currencies. A developed countrys lowyield currency like USD trades at a forward premium with

respect to other currencies.

As I have shown previously, if UIRP holds then the expected change in the spot rate is equal to the

interest rate differential.

-E[% Sb/p ] = rb - rp (9)

We can link these two equations by assuming that UIRP holds. If this is the case, then the FX swap

premium(discount) points, expressed in percentage terms, should equal the expected percentage

appreciation(depreciation) of the base currency.

Fb/p - Sb/p

= E[% Sb/p ] (rp - rb )

Sb/p

Fb/p - Sb/p

= E[% Sb/p ] (10)

Sb/p

Thus, in theory the forward exchange rate will be an unbiased forecast of the future spot exchange

rate if both CIRP and UIRP hold. Asking whether the forward exchange rate is an unbiased predic

tor of the spot exchange rate is the same as asking whether UIRP holds.

How might the UIRP and with it, the equality of the forward exchange rate and the expected future

spot spot exchange rate be enforced? If the currency forwards are trading above the speculators

expectation of the future spot rate and they believe the yield spread will tighten, they will sell for

wards, pushing the forward premium down; conversely if the forwards are underpriced and specula

tors believe the spreads will widen, they buy forwards, pusing the forward prices up.

UIRP in general is always violated. The spot exchange rates are volatile and determined by a com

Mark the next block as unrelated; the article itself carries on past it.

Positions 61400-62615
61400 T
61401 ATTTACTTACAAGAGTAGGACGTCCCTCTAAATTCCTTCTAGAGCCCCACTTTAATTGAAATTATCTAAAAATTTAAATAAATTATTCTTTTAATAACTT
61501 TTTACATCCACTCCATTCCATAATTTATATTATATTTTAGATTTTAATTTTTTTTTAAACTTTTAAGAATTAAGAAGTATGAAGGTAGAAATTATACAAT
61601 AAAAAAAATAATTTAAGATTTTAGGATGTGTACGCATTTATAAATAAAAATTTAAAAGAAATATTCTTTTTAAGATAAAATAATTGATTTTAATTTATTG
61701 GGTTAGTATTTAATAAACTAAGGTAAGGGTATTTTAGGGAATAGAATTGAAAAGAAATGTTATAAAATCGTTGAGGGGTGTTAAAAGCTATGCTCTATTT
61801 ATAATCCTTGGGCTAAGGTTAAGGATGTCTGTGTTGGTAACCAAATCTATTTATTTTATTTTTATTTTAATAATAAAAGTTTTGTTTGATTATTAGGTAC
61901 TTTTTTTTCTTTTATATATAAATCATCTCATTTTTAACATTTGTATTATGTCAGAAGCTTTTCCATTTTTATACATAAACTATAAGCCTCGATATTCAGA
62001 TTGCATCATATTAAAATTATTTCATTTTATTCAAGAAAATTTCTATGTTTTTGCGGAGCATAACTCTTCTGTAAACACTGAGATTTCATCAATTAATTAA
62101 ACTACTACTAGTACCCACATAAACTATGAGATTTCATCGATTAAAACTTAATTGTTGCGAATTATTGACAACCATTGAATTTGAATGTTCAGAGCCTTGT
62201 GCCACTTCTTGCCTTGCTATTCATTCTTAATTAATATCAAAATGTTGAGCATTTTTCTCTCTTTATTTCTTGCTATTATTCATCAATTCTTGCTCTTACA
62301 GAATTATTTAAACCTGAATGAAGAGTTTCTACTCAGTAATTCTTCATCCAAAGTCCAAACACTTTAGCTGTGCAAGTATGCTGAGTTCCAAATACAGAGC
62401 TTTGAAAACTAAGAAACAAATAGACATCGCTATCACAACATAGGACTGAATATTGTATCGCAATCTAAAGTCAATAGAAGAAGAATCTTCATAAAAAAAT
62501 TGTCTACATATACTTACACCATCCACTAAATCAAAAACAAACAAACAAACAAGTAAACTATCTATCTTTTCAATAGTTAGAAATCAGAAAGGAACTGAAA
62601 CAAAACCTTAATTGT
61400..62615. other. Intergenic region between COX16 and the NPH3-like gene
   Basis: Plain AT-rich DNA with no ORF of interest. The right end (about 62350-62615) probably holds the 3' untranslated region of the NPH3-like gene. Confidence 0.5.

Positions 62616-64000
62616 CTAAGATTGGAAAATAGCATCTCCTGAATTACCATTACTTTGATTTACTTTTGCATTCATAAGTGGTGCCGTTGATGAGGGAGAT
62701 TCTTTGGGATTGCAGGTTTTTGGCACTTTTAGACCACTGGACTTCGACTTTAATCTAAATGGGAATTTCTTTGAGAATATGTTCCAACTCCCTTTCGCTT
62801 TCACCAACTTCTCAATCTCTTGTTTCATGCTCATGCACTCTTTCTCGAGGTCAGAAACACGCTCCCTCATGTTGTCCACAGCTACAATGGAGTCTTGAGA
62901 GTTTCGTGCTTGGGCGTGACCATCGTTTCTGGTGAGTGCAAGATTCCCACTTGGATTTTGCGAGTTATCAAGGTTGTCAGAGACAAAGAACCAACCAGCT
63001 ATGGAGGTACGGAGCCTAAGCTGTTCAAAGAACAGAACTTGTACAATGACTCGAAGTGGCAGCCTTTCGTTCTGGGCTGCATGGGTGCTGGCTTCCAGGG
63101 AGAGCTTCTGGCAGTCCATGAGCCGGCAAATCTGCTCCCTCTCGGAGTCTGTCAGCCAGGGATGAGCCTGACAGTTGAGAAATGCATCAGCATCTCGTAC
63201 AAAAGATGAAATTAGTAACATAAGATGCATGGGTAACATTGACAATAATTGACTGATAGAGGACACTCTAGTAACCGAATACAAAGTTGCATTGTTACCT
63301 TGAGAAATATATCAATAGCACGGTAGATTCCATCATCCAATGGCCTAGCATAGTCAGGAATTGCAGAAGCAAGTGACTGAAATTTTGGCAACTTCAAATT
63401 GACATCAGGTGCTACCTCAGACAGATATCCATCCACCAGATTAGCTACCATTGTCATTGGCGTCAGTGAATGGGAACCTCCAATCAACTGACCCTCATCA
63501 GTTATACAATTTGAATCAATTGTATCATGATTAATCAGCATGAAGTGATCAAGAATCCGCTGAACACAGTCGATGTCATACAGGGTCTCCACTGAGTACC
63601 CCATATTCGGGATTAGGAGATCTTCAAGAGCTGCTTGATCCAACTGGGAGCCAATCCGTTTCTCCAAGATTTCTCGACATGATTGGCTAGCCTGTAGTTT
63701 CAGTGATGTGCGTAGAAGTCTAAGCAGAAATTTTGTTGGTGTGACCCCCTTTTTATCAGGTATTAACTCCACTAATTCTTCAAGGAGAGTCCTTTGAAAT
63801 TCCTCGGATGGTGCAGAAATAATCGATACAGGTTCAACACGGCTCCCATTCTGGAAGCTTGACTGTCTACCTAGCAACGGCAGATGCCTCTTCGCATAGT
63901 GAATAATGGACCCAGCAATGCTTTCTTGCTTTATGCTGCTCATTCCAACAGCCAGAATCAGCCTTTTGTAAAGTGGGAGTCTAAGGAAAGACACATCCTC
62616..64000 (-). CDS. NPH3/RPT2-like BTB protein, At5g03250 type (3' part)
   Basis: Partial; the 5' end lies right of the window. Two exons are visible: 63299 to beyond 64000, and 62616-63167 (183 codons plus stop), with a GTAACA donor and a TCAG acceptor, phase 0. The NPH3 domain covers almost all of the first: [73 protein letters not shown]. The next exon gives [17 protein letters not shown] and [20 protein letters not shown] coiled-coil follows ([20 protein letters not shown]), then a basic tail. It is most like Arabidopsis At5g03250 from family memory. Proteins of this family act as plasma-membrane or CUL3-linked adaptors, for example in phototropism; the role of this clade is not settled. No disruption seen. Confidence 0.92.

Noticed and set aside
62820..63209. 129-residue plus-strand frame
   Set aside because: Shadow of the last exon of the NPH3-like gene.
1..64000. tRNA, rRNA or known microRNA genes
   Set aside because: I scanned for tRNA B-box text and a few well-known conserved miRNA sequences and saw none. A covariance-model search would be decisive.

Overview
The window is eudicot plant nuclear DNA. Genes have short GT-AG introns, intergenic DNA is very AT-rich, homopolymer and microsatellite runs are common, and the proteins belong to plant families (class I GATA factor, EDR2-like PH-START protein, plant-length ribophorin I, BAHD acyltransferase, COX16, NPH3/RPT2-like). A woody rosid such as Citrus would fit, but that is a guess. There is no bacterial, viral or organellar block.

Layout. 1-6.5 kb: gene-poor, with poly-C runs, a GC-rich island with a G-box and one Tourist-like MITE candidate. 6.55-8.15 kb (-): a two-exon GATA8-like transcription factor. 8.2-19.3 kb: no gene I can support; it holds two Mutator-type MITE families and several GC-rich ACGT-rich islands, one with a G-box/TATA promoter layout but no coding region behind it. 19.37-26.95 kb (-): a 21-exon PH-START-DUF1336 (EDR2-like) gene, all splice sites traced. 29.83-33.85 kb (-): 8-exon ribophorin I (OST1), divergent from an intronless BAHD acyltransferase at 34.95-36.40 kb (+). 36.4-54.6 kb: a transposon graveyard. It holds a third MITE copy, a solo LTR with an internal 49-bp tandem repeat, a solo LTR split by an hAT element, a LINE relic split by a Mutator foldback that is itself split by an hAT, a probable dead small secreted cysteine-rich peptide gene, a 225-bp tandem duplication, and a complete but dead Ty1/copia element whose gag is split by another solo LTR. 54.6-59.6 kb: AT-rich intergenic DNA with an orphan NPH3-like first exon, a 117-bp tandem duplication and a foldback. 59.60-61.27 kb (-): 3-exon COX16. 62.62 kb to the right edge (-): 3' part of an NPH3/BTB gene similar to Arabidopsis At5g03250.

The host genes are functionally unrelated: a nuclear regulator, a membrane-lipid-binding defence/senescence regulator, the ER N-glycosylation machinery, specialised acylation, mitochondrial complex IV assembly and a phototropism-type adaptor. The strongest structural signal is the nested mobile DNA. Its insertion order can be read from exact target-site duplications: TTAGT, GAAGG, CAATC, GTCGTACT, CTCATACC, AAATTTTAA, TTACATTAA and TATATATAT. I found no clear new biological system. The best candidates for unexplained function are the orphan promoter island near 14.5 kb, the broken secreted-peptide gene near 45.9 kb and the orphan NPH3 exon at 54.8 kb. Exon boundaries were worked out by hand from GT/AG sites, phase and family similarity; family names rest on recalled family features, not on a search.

plex web of influences. In general, forward exchange rates are poor predictors of the future spot

exchange rates.

Current spot exchange rates are not good predictors of future spot exchange rate either.

The law of one price asserts that, identical goods should trade at the same price across countries

when valued in terms of a common currency. The foreign price of a good should equal the exchange

rateadjusted price of the identical good in the domestic country. The aggregate domestic price

On FX Carry Trade.nb 5

goods should equal aggregate foreign price of goods multiplied by the exchange rate. This is a goods

arbitrage.

Pd = Pf Sf/d

Pd (11)

Sf/d =

Pf

The relative version of the PPP implies that the exchange rate changes offset the changes in the

competitiveness arising from inflation differentials.

E[% Sf/d ] d - f (12)

For example, if Indias inflation rate equals 5% and the US inflation rate equals 1%, then INR should

depreciate by approximately 4%(=5%1%). High inflation currencies should depreciate relative to

lowinflation currencies, so that the exchange rate depreciation offsets the competitiveness arising

from inflation differentials.

Studies have found that over short horizons, nominal exchange rate movements appear haphazard,

but over longer term horizons, nominal exchange rates gravitate over their long run equilibrium

values.

According to Fischer, one can break down the nominal interest rate in a given country into two

parts (1) the real interest rate in that particular country and (2) the expected inflation rate in that

country.

i = r +

Thus, we can write a Fischer equation for both a domestic country and a foreign country.

id = rd + d

if = rf + f

Because nominal interest rate differentials play an important role in both CIRP and UIRP calcula

tions, lets take a closer look at the forces that drive the trend in the nominal yield spreads. Subtract

ing the top equation from the bottom equation shows that nominal yield spread between the for

eign and domestic countries equals

if - id = (rf - rd ) + (f - d )

(rf - rd ) = (if - id ) - (f - d )

-E[% Sf/d ] = (if - id )

If goodsmarket arbitrage(PPP) held then,

-E[% Sf/d ] = (f - d )

If both the above conditions hold,

(rf - rd ) = 0

rf = rd

If this is the case, the level of interest rates in the domestic country will be identical to the level of

interest rates in the foreign country. The proposition that the real interest rates will converge to the

same level across different markets is known as the real interest rate parity condition. This concept